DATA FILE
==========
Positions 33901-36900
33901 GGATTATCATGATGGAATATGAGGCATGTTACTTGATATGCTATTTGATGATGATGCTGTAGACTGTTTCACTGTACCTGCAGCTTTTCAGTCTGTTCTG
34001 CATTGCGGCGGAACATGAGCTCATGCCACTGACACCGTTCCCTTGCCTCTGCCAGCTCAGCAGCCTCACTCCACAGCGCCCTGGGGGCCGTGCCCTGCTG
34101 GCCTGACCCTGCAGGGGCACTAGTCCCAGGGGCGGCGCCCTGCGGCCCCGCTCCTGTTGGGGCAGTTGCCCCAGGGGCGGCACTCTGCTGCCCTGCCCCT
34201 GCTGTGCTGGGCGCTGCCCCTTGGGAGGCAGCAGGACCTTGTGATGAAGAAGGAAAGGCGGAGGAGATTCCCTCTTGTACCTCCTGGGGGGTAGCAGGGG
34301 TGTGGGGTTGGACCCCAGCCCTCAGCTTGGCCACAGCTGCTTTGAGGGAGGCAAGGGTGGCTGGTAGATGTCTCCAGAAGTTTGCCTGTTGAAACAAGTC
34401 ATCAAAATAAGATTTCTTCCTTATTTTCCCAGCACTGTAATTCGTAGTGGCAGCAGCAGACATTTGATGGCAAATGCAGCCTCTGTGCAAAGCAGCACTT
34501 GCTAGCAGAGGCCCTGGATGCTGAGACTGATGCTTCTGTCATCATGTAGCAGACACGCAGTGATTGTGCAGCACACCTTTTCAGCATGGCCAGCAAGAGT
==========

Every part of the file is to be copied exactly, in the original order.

Positions 33901-36900
33901 GGATTATCATGATGGAATATGAGGCATGTTACTTGATATGCTATTTGATGATGATGCTGTAGACTGTTTCACTGTACCTGCAGCTTTTCAGTCTGTTCTG
34001 CATTGCGGCGGAACATGAGCTCATGCCACTGACACCGTTCCCTTGCCTCTGCCAGCTCAGCAGCCTCACTCCACAGCGCCCTGGGGGCCGTGCCCTGCTG
34101 GCCTGACCCTGCAGGGGCACTAGTCCCAGGGGCGGCGCCCTGCGGCCCCGCTCCTGTTGGGGCAGTTGCCCCAGGGGCGGCACTCTGCTGCCCTGCCCCT
34201 GCTGTGCTGGGCGCTGCCCCTTGGGAGGCAGCAGGACCTTGTGATGAAGAAGGAAAGGCGGAGGAGATTCCCTCTTGTACCTCCTGGGGGGTAGCAGGGG
34301 TGTGGGGTTGGACCCCAGCCCTCAGCTTGGCCACAGCTGCTTTGAGGGAGGCAAGGGTGGCTGGTAGATGTCTCCAGAAGTTTGCCTGTTGAAACAAGTC
34401 ATCAAAATAAGATTTCTTCCTTATTTTCCCAGCACTGTAATTCGTAGTGGCAGCAGCAGACATTTGATGGCAAATGCAGCCTCTGTGCAAAGCAGCACTT
34501 GCTAGCAGAGGCCCTGGATGCTGAGACTGATGCTTCTGTCATCATGTAGCAGACACGCAGTGATTGTGCAGCACACCTTTTCAGCATGGCCAGCAAGAGT